First steps to measure diversity

Bay Street law firms are (finally) jumping on the diversity bandwagon.

Sixteen firms announced today they have joined forces to form the Law Firm Diversity and Inclusion Network in an effort to promote these values within the legal profession.

This follows the establishment of the Legal Leaders for Diversity in June 2011, which is an organization of in-house counsel that promotes diversity within the legal departments of corporations across Canada.

Douglas New, a partner at Fasken Martineau DuMoulin LLP in Toronto and co-chairman of the firm’s diversity committee, says LLD has been very active in encouraging major law firms to join their initiative.

“Once we started to meet, we realized that each of the firms is doing some of the same things, some of the firms are doing different things, and there’s a lot to benefit diversity and inclusiveness [at] both the law firms and the community in which we serve by sharing some best practices between the firms,” he says.

The signatories of the network include: Faskens, Norton Rose, Bennett Jones LLP, McMillan LLP, Blake Cassels & Graydon LLP, Goodmans LLP, Borden Ladner Gervais LLP, Gowling Lafleur Henderson LLP, Osler Hoskin & Harcourt LLP, Davies Ward Phillips & Vineberg LLP, Heenan Blaikie LLP, Stikeman Elliott LLP, Dentons Canada LLP, McCarthy Tétrault LLP, Torys LLP, and WeirFoulds LLP.

“All of these law firms have their own initiatives going on internally and so this is a way that we can all share best practices and do things more uniformly,” says Andrea Raso Amer, a partner at Dentons Canada LLP in Vancouver and co-chairwoman of the firm’s diversity committee.

“[And] to make it clear not only to the legal community but also to the community at large that diversity and inclusion is something that law firms don’t just give lip service to, it is really something that we want do and improve upon.”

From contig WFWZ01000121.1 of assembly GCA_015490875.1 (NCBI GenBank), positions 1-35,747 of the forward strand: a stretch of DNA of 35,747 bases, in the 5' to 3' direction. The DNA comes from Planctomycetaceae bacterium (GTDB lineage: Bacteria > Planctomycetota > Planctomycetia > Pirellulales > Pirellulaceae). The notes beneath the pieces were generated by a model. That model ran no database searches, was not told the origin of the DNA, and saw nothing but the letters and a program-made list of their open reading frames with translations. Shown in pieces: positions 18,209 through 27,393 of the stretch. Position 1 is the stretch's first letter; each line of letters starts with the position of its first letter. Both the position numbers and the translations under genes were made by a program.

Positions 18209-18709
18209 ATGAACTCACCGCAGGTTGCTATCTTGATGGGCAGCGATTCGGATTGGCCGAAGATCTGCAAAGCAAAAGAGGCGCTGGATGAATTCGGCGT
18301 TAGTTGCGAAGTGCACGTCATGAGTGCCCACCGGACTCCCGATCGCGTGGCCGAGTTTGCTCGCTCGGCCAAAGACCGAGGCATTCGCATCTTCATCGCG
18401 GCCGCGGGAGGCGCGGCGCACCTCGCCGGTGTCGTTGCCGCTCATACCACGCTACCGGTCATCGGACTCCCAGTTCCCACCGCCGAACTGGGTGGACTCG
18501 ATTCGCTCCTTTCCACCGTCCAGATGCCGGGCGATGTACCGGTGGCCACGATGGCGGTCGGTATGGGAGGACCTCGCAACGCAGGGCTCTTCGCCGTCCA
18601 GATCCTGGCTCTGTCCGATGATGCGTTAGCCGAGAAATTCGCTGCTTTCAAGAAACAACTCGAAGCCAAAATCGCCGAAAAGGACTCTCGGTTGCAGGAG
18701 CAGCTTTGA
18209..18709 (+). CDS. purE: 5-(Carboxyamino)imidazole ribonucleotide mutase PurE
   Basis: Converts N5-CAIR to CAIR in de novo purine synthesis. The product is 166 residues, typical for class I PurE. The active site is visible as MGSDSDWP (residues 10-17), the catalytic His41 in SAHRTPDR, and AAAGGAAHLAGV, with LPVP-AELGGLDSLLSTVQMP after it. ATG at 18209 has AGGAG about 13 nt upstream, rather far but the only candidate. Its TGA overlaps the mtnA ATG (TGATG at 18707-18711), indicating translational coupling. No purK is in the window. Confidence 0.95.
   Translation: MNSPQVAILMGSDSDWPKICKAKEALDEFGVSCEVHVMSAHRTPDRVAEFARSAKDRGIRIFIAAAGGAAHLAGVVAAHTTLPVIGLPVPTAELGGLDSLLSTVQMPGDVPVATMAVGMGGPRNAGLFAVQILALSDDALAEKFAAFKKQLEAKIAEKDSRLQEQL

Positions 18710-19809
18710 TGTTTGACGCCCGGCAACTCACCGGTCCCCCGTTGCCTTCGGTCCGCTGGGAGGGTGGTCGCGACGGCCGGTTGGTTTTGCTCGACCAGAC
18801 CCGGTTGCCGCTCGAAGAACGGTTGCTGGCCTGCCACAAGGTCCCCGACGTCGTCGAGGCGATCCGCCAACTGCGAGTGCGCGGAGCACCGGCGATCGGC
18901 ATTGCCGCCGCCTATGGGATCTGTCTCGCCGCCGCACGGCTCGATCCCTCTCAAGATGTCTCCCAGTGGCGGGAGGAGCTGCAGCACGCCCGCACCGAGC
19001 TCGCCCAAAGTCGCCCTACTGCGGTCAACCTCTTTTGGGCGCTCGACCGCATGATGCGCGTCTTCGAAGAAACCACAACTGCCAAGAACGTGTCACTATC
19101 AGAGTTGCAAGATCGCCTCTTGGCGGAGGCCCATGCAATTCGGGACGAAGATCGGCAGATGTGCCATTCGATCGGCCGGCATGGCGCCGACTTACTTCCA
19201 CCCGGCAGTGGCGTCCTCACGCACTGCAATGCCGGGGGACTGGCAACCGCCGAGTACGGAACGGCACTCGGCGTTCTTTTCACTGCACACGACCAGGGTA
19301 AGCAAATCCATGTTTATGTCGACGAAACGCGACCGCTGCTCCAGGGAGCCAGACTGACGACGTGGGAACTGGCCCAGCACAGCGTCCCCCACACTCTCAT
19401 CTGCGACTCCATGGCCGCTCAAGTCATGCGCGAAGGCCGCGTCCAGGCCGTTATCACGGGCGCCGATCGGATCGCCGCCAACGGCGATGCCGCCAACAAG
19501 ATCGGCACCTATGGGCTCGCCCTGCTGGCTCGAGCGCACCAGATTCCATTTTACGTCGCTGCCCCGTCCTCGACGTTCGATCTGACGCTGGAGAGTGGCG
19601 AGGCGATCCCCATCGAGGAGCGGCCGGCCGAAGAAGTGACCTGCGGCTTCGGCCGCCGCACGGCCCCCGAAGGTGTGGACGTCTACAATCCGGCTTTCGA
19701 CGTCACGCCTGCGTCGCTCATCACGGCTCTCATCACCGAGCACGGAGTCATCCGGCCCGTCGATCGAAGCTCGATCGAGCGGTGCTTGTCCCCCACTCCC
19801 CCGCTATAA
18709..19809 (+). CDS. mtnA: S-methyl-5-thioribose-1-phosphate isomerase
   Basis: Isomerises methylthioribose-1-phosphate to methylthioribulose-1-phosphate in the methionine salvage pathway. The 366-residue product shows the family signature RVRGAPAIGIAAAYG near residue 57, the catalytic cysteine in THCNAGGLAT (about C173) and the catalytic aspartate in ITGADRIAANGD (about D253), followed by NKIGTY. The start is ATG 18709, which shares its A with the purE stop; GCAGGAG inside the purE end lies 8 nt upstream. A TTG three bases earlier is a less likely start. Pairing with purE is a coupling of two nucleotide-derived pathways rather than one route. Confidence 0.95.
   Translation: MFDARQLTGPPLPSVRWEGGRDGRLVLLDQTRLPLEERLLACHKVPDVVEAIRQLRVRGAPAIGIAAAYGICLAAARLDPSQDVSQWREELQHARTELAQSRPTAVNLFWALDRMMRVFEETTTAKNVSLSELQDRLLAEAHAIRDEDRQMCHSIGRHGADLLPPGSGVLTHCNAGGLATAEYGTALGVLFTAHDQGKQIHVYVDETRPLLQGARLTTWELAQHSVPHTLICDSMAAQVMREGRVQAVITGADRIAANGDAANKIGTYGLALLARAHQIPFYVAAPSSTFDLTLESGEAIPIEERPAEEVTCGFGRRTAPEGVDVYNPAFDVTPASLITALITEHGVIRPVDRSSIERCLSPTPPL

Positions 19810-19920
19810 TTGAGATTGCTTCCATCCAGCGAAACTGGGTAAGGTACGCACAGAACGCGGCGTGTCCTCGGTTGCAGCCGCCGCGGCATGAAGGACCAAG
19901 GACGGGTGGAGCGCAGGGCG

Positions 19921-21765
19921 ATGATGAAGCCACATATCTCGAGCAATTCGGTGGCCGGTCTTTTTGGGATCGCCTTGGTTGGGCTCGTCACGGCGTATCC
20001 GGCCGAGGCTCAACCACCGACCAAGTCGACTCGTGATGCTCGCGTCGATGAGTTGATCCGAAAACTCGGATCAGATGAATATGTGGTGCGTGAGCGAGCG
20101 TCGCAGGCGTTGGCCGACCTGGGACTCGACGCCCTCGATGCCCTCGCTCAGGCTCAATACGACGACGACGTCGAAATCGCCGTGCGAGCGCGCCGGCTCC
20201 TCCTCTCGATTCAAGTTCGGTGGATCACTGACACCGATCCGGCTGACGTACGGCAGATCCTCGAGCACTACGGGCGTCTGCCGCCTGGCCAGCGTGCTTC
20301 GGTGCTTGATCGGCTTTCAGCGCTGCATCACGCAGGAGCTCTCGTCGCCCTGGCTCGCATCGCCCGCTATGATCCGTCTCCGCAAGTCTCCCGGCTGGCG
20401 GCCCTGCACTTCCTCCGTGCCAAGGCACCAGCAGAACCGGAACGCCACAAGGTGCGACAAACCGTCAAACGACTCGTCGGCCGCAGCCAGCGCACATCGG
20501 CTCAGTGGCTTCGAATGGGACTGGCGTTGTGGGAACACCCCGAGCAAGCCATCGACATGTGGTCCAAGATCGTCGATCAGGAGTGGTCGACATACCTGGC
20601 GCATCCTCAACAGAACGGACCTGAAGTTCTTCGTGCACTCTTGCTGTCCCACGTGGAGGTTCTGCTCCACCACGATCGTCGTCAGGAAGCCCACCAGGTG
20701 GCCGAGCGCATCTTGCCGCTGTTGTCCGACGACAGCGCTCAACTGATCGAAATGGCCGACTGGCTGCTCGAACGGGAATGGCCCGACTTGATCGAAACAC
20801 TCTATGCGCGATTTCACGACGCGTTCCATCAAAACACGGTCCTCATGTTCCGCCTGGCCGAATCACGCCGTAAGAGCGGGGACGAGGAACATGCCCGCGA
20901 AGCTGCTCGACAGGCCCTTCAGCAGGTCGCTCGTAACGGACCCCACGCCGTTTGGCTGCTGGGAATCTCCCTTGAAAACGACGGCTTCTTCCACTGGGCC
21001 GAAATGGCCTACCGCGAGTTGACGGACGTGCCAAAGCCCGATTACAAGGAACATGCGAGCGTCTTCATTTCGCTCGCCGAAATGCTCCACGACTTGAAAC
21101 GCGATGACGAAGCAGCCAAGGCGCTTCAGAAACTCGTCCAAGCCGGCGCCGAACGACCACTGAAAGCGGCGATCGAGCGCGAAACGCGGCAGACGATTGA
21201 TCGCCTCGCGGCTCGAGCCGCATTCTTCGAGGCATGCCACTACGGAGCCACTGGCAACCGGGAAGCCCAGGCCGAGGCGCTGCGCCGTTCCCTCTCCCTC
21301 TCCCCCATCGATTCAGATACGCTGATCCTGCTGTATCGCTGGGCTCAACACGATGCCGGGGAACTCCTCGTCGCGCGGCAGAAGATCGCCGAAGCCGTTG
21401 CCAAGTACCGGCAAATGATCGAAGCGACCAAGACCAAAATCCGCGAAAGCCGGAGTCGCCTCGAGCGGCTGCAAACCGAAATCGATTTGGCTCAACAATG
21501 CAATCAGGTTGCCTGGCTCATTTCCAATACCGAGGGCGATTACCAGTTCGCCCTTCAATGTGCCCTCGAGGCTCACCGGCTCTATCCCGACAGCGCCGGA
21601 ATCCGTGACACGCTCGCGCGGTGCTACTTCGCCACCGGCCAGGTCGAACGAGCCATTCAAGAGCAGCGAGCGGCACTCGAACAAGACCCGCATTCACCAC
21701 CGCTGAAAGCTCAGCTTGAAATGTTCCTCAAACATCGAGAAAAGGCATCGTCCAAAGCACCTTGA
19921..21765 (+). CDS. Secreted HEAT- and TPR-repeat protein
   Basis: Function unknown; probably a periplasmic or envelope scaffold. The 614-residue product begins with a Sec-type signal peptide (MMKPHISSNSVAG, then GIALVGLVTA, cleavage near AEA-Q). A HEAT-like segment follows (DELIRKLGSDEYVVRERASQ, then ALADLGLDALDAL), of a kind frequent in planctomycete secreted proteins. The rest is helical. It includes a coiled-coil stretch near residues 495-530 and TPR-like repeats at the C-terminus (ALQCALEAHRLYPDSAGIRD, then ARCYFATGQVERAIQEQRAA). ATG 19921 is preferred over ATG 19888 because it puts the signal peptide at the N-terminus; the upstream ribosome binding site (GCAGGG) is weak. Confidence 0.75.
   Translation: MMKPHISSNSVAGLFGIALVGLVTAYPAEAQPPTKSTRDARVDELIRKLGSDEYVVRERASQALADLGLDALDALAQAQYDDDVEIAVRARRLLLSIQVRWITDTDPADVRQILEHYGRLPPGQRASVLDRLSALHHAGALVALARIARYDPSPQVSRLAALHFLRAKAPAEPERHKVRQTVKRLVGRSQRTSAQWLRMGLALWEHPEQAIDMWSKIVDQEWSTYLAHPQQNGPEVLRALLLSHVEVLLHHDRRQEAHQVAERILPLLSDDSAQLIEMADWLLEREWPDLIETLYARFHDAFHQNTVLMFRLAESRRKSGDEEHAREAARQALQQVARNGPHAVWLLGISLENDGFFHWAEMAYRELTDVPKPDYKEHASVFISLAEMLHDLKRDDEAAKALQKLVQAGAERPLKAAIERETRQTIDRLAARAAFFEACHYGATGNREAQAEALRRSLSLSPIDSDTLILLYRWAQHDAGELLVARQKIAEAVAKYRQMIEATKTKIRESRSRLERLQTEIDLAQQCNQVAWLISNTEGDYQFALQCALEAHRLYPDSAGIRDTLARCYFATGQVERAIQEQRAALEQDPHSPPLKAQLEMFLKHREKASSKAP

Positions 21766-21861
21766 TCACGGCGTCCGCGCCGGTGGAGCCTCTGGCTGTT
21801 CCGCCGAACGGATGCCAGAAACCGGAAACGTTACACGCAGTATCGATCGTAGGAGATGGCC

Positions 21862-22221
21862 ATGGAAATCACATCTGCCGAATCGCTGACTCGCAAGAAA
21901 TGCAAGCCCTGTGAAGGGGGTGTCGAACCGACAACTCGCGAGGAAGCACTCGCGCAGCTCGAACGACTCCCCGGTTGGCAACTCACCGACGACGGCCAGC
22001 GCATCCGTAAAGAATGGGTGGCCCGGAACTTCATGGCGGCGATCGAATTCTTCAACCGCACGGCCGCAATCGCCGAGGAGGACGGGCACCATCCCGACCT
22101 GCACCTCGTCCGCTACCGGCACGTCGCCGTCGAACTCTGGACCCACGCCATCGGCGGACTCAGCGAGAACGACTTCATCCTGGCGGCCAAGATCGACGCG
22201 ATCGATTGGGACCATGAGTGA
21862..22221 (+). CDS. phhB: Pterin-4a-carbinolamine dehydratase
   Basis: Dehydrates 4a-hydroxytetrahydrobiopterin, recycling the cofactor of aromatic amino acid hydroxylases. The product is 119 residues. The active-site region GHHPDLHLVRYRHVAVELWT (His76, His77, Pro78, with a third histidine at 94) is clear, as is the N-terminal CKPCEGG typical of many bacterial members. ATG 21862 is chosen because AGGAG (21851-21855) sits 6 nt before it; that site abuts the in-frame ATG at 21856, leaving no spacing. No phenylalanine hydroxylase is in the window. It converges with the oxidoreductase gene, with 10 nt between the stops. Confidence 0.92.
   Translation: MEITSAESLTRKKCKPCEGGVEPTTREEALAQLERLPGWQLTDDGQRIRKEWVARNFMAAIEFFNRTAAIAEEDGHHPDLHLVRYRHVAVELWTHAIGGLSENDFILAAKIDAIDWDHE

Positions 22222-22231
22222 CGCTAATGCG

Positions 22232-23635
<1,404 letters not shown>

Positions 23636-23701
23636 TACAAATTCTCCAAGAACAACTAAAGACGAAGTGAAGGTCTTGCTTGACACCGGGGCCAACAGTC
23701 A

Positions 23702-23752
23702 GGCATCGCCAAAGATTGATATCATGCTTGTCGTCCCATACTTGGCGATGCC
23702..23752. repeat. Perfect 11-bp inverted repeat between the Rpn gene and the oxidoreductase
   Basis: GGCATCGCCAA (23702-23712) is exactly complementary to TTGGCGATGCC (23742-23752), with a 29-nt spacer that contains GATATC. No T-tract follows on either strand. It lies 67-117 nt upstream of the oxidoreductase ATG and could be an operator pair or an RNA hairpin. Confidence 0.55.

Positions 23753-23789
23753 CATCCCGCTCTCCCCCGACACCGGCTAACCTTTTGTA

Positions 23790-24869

The network’s core values include:

  •  Sharing ideas for the promotion of diversity and inclusion in connection with recruitment, retention, and advancement within law firms.
  • Working with Legal Leaders for Diversity and other general counsel, law departments, business leaders, and professional associations in their efforts to advance diversity and inclusion.
  • Supporting outreach programs in law schools and the broader community.
  • Promoting thought leadership and constructive dialogue on issues of diversity and inclusion.
  • Evaluating our efforts.

The last point has been a bit of a stickler as not all firms currently track their demographics.

“It’s not good enough to say we have X number of people of this background within our firm,” says Raso Amer. “It’s do they feel included? Do they feel that they have a road to progression? Do they feel that they have the opportunities that everybody else has?”

Dentons, formerly Fraser Milner Casgrain LLP, was the first firm to voluntarily gather metrics about its personell makeup when it conducted its first firm-wide survey in November 2008, which included a portion on self-identification in various equity-seeking groups.

“It was a way of measuring to some extent how we were doing internally,” says Raso Amer, adding working groups were developed as a way to address certain issues that arose as a result of the survey. Dentons conducted a second survey last year.

Douglas Rienzo, a partner at Osler and chairman of its diversity committee, says the firm conducted its first survey last fall to establish a benchmark.

"You can look around and say, ‘Well gee, I think we look pretty diverse,’ but until you actually go out and measure you really can’t say for sure,” he says.

New is of the same mind. “In order to know whether the programs you put in place are working, you have to know where you started,” he says.

Not all 16 firms have conducted surveys to gather diversity statistics, but most said they’re open to the idea.

They say not only will diversity initiatives benefit the firms, but clients as well.

“We try to represent the communities in which we operate,” says Troy Ungerman, a partner at Norton Rose and a member of its Canadian diversity commitee. “So if we have clients that are looking to do business in other jurisdictions, for instance, the extent to which we have a workforce that represents that community can be helpful from a business perspective for the client; it may make negotiations easier, it may make dealing with political or cultural sensitivities a little easier as well.”

“The more diverse we are, then the more understanding we’ll have of various cultures where [our clients] are doing business,” adds Rienzo.

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